Mental health effects of child maltreatment may surface later in life
Mental Health Childhood Abuse Adverse Childhood Experiences

Mental health effects of child maltreatment may surface later in life

Jocelyn Tourtellotte
Jocelyn Tourtellotte

In 10 seconds? Maltreatment during childhood increases the risk of diagnosis with a mental health disorder after the age of 38, even without a prior history of mental health disorders, researchers have found.

What “counts” as child maltreatment? Maltreatment during childhood is quantified by counting the type and/or the number of 'adverse childhood experiences' (ACEs). Periods of physical, emotional, and sexual abuse, as well as physical and emotional neglect, are considered types of ACEs.

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How do they manifest in adult life? For those who experience them, ACEs have long-term physical and mental health consequences. One meta-analysis found that maltreatment during childhood increased the risk of developing a mental health disorder. For example, all types of maltreatment in children were associated with an increased risk of anxiety disorder. Notably, children that experienced emotional abuse were three times as likely to develop an anxiety disorder than those that did not (compared to physical abuse carrying a 50 percent higher risk and neglect an 80 percent higher risk than those that did not).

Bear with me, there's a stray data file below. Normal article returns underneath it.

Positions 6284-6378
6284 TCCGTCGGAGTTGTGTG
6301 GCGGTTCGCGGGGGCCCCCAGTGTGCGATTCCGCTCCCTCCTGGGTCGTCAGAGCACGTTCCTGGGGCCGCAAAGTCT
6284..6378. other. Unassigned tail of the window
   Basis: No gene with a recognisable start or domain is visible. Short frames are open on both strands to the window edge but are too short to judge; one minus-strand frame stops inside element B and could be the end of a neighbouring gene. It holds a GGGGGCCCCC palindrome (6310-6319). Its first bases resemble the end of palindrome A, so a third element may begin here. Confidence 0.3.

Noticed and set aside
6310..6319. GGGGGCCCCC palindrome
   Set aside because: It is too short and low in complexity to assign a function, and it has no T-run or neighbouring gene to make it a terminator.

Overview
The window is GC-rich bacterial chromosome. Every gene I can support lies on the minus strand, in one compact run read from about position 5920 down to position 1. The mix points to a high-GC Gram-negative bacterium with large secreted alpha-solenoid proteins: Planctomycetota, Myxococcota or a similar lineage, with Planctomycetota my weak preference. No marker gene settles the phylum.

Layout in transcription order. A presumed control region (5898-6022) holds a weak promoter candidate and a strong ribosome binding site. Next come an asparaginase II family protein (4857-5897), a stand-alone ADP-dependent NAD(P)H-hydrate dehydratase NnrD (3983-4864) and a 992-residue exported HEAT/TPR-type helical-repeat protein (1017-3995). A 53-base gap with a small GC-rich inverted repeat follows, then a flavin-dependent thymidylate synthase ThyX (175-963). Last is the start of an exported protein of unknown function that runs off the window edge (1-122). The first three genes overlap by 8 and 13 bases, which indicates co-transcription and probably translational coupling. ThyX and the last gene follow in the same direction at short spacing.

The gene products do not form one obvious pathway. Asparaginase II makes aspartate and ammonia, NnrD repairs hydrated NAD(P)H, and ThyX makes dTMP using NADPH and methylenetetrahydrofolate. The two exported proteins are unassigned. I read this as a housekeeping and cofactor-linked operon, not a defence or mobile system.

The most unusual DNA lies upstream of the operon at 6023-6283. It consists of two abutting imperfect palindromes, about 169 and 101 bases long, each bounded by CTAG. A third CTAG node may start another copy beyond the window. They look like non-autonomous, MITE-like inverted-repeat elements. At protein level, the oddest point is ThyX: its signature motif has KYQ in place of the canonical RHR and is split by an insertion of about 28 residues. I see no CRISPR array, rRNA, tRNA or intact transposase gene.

If we already knew about the association, why do we need this study? Most studies on ACEs consider health outcomes through early adulthood. For example, one such study in Australia followed 3,778 mother-child pairs enrolled at childbirth and followed up on after 21 years. Other analyses look at the long-term picture without considering when mental health disorders are first diagnosed. Studies also tend to be retrospective, with individuals being asked to recall their childhood experiences long after they occur. This can lead to underestimation as child abuse reports tend to be inaccurate: the number of ‘false negatives’, individuals who were abused reporting that they were not, tends to be high. The reverse is usually not seen; there were not a significant number of ‘false positive’ reports of abuse (abuse reported when it did not happen).

What did the recent paper add to our knowledge? The study this digest focuses on looked at what outcomes were for a population that reported ACEs and were not diagnosed with a mental health disorder before the age of 38. By selecting an age range of individuals over 38, researchers were able to pull initial records for screening candidates with a prior history and then follow their mental health outcomes after the time their records were initially reviewed.